As a democracy, TSP is committed to egalitarianism. Omega explains, “When one joins they are no greater and no less than even the most senior of Legislators. This attitude, no doubt, stems from our exceptional democratic tradition where all have equal say in any election or piece of legislation.” Observing TSP from afar, this is quite true and impressive. TSP’s Legislators deliberate regularly on improvements and refinements, and the exchanges allow newer nations to have an equal voice alongside former Delegates, Chief Justices, or Ministers.
Like any other form of government in NS, TSP encourages initiative and creativity. I asked my interviewees to share about milestones that they are proud of. Phoenix, who recently celebrated her first year in NS, created the Assembly Mentor Program. This “is aimed to provide newer Legislators in TSP a communication route with an older, more experienced Legislator who can answer questions about TSP’s Assembly process, about our regional government, and share a bit of TSP’s history.”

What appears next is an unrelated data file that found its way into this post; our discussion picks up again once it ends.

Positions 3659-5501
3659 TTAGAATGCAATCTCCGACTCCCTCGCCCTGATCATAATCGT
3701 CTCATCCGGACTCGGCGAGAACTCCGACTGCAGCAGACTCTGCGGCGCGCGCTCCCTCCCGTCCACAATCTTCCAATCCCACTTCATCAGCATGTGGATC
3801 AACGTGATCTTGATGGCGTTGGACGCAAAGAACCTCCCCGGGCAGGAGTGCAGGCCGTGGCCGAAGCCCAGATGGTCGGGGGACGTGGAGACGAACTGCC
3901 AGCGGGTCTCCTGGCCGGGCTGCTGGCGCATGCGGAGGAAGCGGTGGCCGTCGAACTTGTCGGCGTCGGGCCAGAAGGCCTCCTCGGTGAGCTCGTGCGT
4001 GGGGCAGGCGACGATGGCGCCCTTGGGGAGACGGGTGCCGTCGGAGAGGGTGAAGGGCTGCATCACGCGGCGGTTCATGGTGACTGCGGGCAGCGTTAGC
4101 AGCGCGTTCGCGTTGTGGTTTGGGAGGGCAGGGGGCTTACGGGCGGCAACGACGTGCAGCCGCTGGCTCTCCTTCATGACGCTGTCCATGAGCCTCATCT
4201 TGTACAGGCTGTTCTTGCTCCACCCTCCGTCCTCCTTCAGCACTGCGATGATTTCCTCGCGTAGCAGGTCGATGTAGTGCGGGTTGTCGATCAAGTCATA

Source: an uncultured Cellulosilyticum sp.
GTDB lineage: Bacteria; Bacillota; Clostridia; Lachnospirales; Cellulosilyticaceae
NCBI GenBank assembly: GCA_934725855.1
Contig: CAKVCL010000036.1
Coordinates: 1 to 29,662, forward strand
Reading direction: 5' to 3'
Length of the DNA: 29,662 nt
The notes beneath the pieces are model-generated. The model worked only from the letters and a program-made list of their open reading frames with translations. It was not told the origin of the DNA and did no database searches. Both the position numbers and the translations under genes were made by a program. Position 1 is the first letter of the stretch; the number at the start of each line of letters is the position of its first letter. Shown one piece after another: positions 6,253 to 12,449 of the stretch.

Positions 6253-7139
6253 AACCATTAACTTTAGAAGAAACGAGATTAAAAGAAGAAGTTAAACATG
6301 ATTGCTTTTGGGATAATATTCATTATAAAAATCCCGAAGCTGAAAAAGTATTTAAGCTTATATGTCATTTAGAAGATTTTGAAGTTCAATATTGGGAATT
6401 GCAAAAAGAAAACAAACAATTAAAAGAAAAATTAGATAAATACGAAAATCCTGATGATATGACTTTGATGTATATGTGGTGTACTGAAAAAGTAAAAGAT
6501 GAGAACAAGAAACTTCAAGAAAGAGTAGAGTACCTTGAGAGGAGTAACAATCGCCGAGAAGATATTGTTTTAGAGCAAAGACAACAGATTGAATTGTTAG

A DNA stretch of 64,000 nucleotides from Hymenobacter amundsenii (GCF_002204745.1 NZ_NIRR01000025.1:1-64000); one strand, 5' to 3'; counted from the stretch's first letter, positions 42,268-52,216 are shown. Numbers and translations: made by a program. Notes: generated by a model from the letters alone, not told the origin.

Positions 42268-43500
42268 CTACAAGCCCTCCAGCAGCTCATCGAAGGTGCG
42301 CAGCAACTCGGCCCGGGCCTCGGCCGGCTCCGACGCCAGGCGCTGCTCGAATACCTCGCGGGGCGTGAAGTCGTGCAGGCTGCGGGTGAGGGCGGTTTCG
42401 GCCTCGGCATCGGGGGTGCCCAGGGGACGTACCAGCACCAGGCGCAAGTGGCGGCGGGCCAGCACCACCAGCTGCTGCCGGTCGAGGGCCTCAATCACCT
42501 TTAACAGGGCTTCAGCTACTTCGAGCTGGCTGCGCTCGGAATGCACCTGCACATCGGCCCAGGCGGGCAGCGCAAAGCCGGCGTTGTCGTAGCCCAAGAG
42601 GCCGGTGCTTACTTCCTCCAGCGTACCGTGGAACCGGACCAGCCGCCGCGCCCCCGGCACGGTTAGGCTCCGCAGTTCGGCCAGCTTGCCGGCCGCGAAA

Omega cited the resolution that officially made TSP a Defender rather than a raider. Interestingly, he notes that “by recognizing this as part of our culture, we have been able to have better relations with non-defenders as it is finally clear where TSP sits in GP… We remain friends with those regions who are not Defenders, as Pacific-Con shows. Evidently, we can have a great time even when we are the only Defenders in the room.”
Although TSP is serious about its form of government, it is also quite committed to cultural engagement and community building. Rabbitz explains, “Culturally we’ve always been very quirky and very active in terms of getting to know people and reaching out.” Omega notes, “When any new person joins, members young and old are quick to say hello, offer them their government-mandated lampshade and a glass of South Pacific Iced Tea and help them get involved.” LadyRebels adds, “TSP has always had more of a laid back ‘this is a family BBQ’ type of feel. Culturally speaking I have always felt that TSP is a party that never ends. Just don’t make TSP mad” (which is true of any region).